A Beer Tasting Guide

Like wine, beer can be very complex with a variety of tastes and sensations. Indeed, in my humble opinion, beer is more interesting than wine because it has more variables. The taste of wine comes only from the grapes, and perhaps the aging barrels. Beer has hops, malt and yeast, all of which have almost infinite varieties.

The following is a basic guide to beer tasting.

Pour the beer into the glass, and observe the color and head. Try to pour the same way each time so you have a standard point of reference. Contrary to popular belief, a beer’s color does not indicate whether it is strong or weak. A dark beer will often yield a thick, creamy head known as “Belgian lace,” due to the way the bubbles create a lace pattern on the glass.

Next, swirl the beer in the glass to better release the aromas and carbonation. The head should remain relatively intact. Now smell the beer. You’ve probably seen or heard of the demonstration where a person’s nose is sealed, and in a blind taste test they are given a slice of apple and a slice of potato. Many cannot identify which is which. Smell is that important to the tasting process. Make a mental note of what you smell. Part of he experience is to see if the smells are reflected in the taste.

Take a sip of the beer. Don’t swallow yet; roll it around your mouth and let your palate savor it for a few seconds. Different parts of your tongue sense different flavors, with the top of the tongue most sensitive to sweetness, the sides of the tongue sensing saltiness, the back sides dealing with acidic tastes and the very back of the tongue sensitive to bitterness.

Did you taste the flavors implied by the smell? What is the feeling in your mouth (called, appropriately enough, the “mouthfeel”)? Is it feeling like a soft drink or something heavier like hot chocolate? Higher alcohol content beers will have a mouthfeel like cotton. When you swallow, the beer passes across the back of the tongue and registers its finish. Bitterness is okay in a beer, but some beers will taste great with a too bitter aftertaste.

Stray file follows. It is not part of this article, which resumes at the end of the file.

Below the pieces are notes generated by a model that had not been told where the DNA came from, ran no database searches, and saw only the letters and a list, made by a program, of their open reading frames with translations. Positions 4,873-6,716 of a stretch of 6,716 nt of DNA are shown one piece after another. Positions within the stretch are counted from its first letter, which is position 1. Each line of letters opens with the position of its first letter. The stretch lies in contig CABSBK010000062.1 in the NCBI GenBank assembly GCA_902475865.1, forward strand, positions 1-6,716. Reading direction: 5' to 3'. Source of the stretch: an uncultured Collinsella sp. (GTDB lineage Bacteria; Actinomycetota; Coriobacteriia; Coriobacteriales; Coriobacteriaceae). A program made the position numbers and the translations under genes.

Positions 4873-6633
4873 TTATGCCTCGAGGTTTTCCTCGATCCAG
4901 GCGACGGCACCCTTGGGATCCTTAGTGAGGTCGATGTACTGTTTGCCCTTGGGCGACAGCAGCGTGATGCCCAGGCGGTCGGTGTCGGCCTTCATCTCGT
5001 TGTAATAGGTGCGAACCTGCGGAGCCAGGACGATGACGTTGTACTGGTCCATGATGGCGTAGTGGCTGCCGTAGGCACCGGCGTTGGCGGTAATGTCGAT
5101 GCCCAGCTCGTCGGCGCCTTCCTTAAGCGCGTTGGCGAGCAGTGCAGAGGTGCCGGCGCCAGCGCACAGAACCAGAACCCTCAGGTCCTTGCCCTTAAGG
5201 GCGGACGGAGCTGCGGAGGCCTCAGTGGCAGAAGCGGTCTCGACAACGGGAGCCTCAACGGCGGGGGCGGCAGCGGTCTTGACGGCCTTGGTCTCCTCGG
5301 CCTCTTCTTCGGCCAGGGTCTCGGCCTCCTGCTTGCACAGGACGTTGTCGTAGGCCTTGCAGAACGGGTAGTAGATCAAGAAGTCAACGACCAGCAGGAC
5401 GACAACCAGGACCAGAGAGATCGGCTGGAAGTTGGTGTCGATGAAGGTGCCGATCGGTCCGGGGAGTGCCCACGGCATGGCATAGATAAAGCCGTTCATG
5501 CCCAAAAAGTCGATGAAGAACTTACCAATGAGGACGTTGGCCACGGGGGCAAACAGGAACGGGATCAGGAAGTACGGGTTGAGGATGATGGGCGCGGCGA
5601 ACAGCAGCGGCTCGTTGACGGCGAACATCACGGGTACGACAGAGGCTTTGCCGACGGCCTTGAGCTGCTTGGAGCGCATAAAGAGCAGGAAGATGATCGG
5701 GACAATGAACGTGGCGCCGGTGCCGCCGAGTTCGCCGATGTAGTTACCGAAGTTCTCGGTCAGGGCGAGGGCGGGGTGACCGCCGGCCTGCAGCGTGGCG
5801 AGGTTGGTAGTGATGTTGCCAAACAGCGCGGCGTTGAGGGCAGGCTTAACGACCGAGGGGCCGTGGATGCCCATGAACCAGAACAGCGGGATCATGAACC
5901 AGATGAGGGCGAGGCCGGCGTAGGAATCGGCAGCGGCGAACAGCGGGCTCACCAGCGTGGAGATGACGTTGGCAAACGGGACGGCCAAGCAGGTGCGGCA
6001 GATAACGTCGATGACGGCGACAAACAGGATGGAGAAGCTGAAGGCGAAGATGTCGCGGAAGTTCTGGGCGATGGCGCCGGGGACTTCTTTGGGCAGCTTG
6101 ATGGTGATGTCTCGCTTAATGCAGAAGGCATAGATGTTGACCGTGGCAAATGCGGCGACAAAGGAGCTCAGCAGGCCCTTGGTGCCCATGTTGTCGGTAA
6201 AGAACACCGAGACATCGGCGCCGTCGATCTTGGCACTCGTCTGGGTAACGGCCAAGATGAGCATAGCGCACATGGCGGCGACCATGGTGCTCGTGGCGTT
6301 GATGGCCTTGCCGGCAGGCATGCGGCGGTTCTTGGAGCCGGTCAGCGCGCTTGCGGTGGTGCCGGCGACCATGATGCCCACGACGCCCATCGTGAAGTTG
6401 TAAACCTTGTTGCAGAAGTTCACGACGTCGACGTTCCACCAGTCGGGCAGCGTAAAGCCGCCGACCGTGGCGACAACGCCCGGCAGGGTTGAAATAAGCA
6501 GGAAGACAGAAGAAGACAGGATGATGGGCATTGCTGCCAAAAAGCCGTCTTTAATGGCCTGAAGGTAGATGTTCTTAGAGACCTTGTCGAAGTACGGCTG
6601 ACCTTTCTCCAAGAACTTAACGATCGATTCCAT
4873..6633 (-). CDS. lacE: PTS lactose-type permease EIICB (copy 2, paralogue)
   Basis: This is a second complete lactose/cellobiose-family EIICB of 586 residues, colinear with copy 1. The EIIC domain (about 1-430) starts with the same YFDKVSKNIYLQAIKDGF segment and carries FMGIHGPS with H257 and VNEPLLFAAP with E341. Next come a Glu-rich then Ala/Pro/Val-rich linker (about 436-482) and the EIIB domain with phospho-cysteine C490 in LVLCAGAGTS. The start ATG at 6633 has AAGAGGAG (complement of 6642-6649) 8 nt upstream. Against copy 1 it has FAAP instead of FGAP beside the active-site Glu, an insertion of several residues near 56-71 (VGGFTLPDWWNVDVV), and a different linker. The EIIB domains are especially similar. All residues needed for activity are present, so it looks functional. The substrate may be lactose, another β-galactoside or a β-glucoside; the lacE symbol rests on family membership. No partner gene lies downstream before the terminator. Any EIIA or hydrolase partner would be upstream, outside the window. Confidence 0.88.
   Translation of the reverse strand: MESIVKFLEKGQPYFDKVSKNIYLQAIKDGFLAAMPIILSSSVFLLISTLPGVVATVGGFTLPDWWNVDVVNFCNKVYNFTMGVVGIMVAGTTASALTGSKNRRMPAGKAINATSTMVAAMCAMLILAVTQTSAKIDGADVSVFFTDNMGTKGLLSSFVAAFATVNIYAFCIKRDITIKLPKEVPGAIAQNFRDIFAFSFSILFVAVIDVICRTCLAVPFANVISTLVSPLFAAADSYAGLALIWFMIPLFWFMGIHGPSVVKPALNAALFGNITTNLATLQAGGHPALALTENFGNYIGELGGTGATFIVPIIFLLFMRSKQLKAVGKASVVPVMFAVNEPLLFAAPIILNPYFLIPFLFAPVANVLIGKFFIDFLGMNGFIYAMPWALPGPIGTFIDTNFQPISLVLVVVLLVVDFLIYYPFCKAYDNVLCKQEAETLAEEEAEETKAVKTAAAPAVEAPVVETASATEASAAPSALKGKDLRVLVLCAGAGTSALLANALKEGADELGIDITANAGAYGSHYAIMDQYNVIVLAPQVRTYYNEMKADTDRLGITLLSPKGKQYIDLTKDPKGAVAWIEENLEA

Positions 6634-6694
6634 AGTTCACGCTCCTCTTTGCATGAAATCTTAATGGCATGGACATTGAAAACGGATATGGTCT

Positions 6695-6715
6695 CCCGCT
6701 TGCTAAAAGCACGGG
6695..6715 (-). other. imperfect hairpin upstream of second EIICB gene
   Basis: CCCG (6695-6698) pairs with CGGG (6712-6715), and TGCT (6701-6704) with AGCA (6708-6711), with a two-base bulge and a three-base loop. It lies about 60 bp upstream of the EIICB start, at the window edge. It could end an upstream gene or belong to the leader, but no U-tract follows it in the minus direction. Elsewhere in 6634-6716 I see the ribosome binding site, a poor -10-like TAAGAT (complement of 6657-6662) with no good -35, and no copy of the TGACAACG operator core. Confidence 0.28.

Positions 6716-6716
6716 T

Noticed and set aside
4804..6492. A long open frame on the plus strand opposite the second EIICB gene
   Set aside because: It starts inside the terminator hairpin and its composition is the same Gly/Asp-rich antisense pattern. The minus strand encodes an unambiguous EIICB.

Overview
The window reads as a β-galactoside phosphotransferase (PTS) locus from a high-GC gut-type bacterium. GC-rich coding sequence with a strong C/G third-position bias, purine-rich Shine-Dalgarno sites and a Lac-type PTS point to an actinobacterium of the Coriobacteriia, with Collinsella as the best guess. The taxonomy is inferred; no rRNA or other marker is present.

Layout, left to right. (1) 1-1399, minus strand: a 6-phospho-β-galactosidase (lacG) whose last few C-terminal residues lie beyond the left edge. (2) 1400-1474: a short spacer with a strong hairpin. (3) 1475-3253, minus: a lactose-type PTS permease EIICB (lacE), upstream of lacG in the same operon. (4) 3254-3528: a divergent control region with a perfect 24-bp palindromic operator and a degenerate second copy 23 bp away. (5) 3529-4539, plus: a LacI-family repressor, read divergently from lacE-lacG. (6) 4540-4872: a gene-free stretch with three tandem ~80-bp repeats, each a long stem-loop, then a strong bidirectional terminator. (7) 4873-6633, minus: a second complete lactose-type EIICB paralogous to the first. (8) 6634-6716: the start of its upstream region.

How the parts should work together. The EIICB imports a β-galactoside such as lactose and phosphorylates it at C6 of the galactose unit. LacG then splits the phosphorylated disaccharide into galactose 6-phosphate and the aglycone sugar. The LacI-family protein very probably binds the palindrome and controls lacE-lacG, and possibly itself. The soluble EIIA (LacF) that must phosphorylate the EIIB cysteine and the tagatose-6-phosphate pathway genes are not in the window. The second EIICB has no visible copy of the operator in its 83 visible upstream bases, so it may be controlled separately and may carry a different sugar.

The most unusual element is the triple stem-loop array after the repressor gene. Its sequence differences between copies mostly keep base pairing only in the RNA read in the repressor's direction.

The more you chill a beer, the more the flavors will be masked. This is why beer snobs will claim that beer should not be consumed ice cold, and will even critique bars that serve their beer “too cold.” This is nonsense for two reasons. Those who want a warmer beer can just wait a minute or two for the beer to warm, so there is no harm to serving a really cold beer, and many people want their beer as cold as possible. No one objects to allowing a red wine to breath in order to bring out its flavors, and there is no problem to letting a cold beer warm if that is your preference. Also, the way a beer stands up to chilling is one of its characteristics, and the temperature adds a variable that can improve your enjoyment of that beer. For example, a stout that might otherwise be too heavy with a meal, can be toned down slightly by making it really cold.

Leave a Reply